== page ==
The McAfee logo is displayed at the Mobile World Congress in Barcelona on Feb. 25, 2019.
McAfee Corp. plans to return to the public markets after nearly a decade as a private company, but the security-software company is re-emerging as a structured entity that would take a team of lawyers and accountants to truly explain.
On Tuesday, McAfee MCFE, established a projected price range for its initial public offering of $19 to $22 a share, after initially filing for an IPO in late September. The company plans to list under the ticker “MCFE” on the Nasdaq. Underwriters include Morgan Stanley, Goldman Sachs, TPG Capital, BofA Securities, and Citigroup. The IPO involves 37 million shares, or 42.6 million if underwriters exercise all options to cover overallotments.
McAfee reportedly plans to price the IPO late Wednesday, with trading to begin on Thursday.
Here are five things you should know.
There are a few fingers in the pie
A little more than a decade ago, Intel Corp. INTC, +0.77% announced it was buying McAfee for $7.7 billion in a deal that closed the following year. About five years later, Intel sold a majority stake in McAfee to private-equity firm TPG for $4.2 billion. The following year, Thoma Bravo cut a deal with TPG to take a minority stake.
Rumors that McAfee would go public have been circulating for more than a year, but its owners chose to make the leap amid a strong year for IPOs. The Renaissance IPO ETF IPO, -0.12% is up 80% this year, compared with a 34% gain in 2019 and an 18% loss in 2018. The S&P 500 index SPX, -1.63% is up 8% this year, following a 29% gain in 2019, and a 6% loss in 2018.
When all is said and done, TPG, Thoma Bravo and Intel will control about 82.2% of the voting power.
A confusing stock structure
Following the IPO there will be two classes of stock, up to 166.7 million Class A shares and up to 264.7 million Class B shares, and each of those classes will carry one vote.
But that’s where simplicity ends, because those class distinctions are mixed up with a witches’ brew of exchanges of management incentive units and LLC units and reorganization transactions, as shown in this chart from the company’s filing with the Securities and Exchange Commission.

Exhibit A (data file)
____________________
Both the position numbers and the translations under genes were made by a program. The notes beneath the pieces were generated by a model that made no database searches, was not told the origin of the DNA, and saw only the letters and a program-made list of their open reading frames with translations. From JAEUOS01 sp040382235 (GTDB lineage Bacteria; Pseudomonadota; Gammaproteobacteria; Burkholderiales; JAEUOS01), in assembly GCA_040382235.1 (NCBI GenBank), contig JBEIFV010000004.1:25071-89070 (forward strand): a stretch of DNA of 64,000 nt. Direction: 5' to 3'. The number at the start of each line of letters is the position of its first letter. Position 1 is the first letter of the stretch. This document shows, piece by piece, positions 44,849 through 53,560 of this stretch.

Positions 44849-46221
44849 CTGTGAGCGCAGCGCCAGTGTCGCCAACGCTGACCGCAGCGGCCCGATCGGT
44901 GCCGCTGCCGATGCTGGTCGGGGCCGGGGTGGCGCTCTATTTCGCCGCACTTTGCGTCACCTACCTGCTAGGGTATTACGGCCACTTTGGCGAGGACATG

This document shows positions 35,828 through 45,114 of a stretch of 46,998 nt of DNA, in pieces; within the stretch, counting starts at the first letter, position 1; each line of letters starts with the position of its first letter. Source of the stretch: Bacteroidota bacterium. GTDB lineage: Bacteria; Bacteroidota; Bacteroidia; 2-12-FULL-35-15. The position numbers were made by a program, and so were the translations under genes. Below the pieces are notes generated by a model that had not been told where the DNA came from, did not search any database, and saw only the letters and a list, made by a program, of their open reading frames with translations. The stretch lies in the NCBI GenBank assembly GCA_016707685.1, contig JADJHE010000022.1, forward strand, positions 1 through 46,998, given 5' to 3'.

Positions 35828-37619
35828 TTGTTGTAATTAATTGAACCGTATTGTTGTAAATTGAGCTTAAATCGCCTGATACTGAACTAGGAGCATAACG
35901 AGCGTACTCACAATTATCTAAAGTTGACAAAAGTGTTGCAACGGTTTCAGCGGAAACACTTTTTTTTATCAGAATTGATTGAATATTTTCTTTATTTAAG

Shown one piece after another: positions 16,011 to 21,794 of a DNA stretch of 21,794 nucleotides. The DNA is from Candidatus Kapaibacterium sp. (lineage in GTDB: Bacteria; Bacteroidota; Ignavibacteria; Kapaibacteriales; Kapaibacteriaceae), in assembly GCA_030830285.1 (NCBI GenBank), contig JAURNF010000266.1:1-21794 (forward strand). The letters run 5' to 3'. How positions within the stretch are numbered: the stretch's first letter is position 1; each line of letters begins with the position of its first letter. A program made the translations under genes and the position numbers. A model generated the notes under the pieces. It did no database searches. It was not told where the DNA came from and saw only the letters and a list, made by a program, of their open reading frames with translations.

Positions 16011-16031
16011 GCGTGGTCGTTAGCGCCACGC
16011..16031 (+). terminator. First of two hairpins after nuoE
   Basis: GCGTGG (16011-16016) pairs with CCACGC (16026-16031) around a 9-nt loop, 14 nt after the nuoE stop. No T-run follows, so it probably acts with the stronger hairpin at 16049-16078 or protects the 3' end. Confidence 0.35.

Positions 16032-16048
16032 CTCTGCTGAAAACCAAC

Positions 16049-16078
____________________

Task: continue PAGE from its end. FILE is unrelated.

How all the moving parts fit together is not easy to deduce even after several readings of the SEC filing, but the bottom line appears to be that public stockholders will get 22.4% economic interest in the company with only 8.6% voting interest.
Profitable this year, until you factor in the reorganization
The security software company brought in $2.64 billion in revenue in 2019 for a loss of $236 million, according to McAfee’s S-1 filing. For the first 26 weeks of 2020, the company reported revenue of $1.4 billion and net income of $31 million, as long as you adjust the numbers for the massive reorganization and other factors
When the reorganization transactions and other pro forma adjustments are taken into account, McAfee ran at a $3 million loss for the first half of 2020.
Much of the offering is being used to pay off a fraction of debt
McAfee said it plans to use about $525 million “to repay all outstanding obligations with respect to our Second Lien Term Loan,” while it estimates that if shares price at the midpoint of the range, or $20.50 a share, it will net about $612 million if underwriters exercise their full options of shares.
That’s only a drop in the bucket for McAfee’s debt after its private-equity flip, however. In its financial statements, McAfee lists $4.66 billion in debt, which it estimates should get cut down to $4.15 billion after the offering.
Founder not a risk factor
The recent arrest and federal charges against John McAfee, who founded the company in 1987 and left it in 1994, don’t pose a risk to the IPO, according to the SEC filing.
In its indictment, the Justice Department noted that from 2014 to 2018, when John McAfee is alleged to have not filed tax returns, he did not receive “any income or had any connection with the antivirus company bearing his name.” In 2017, John McAfee and Intel settled a lawsuit where McAfee agreed not to use his name or trademark his name in any security-related products or services.